functions of an FE. The FE model proposed in this document includes functions of an FE. The FE model proposed in this document includes
three components: the modeling of individual logical functional three components: the modeling of individual logical functional
blocks (LFB model), the logical interconnection between LFBs (LFB blocks (LFB model), the logical interconnection between LFBs (LFB
topology) and the FE level attributes, including FE capabilities. topology) and the FE level attributes, including FE capabilities.
The FE model provides the basis to define the information elements The FE model provides the basis to define the information elements
exchanged between the CE and the FE in the ForCES Protocol [2]. exchanged between the CE and the FE in the ForCES Protocol [2].
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Inter-FE Topology -- See FE Topology. Inter-FE Topology -- See FE Topology.
Intra-FE Topology -- See LFB Topology. Intra-FE Topology -- See LFB Topology.
LFB class library -- A set of LFB classes that has been identified as LFB class library -- A set of LFB classes that has been identified as
the most common functions found in most FEs and hence should be the most common functions found in most FEs and hence should be
defined first by the ForCES Working Group. defined first by the ForCES Working Group.
2. Introduction 2. Introduction
RFC3746 [5] specifies a framework by which control elements (CEs) can RFC3746 [7] specifies a framework by which control elements (CEs) can
configure and manage one or more separate forwarding elements (FEs) configure and manage one or more separate forwarding elements (FEs)
within a networking element (NE) using the ForCES protocol. The within a networking element (NE) using the ForCES protocol. The
ForCES architecture allows Forwarding Elements of varying ForCES architecture allows Forwarding Elements of varying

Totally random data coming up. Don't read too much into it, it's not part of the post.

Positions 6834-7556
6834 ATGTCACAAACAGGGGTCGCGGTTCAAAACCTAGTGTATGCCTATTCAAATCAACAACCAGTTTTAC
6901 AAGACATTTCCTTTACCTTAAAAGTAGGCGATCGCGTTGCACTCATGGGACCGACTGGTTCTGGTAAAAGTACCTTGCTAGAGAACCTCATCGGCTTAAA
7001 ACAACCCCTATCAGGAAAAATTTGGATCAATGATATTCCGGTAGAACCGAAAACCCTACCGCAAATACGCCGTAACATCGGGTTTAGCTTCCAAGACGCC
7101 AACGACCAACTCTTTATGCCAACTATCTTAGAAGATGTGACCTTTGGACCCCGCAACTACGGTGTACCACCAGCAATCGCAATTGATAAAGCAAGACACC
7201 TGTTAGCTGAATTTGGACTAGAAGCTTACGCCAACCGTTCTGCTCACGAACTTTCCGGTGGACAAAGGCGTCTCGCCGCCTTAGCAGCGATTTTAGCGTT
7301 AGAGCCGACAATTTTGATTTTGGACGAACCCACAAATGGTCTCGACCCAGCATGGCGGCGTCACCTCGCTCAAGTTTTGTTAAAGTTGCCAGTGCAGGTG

functionality to participate in a ForCES network element. The functionality to participate in a ForCES network element. The
implication of this varying functionality is that CEs can make only implication of this varying functionality is that CEs can make only
minimal assumptions about the functionality provided by FEs in an NE. minimal assumptions about the functionality provided by FEs in an NE.
Before CEs can configure and control the forwarding behavior of FEs, Before CEs can configure and control the forwarding behavior of FEs,
CEs need to query and discover the capabilities and states of their CEs need to query and discover the capabilities and states of their
FEs. RFC3654 [4] mandates that the capabilities, states and FEs. RFC3654 [6] mandates that the capabilities, states and
configuration information be expressed in the form of an FE model. configuration information be expressed in the form of an FE model.
RFC3444 [8] observed that information models (IMs) and data models RFC3444 [10] observed that information models (IMs) and data models
(DMs) are different because they serve different purposes. "The main (DMs) are different because they serve different purposes. "The main
purpose of an IM is to model managed objects at a conceptual level, purpose of an IM is to model managed objects at a conceptual level,
independent of any specific implementations or protocols used". independent of any specific implementations or protocols used".
"DMs, conversely, are defined at a lower level of abstraction and "DMs, conversely, are defined at a lower level of abstraction and
include many details. They are intended for implementors and include include many details. They are intended for implementors and include
protocol-specific constructs." Sometimes it is difficult to draw a protocol-specific constructs." Sometimes it is difficult to draw a
clear line between the two. The FE model described in this document clear line between the two. The FE model described in this document
is primarily an information model, but also includes some aspects of is primarily an information model, but also includes some aspects of
a data model, such as explicit definitions of the LFB class schema a data model, such as explicit definitions of the LFB class schema
and FE schema. It is expected that this FE model will be used as the and FE schema. It is expected that this FE model will be used as the
basis to define the payload for information exchange between the CE basis to define the payload for information exchange between the CE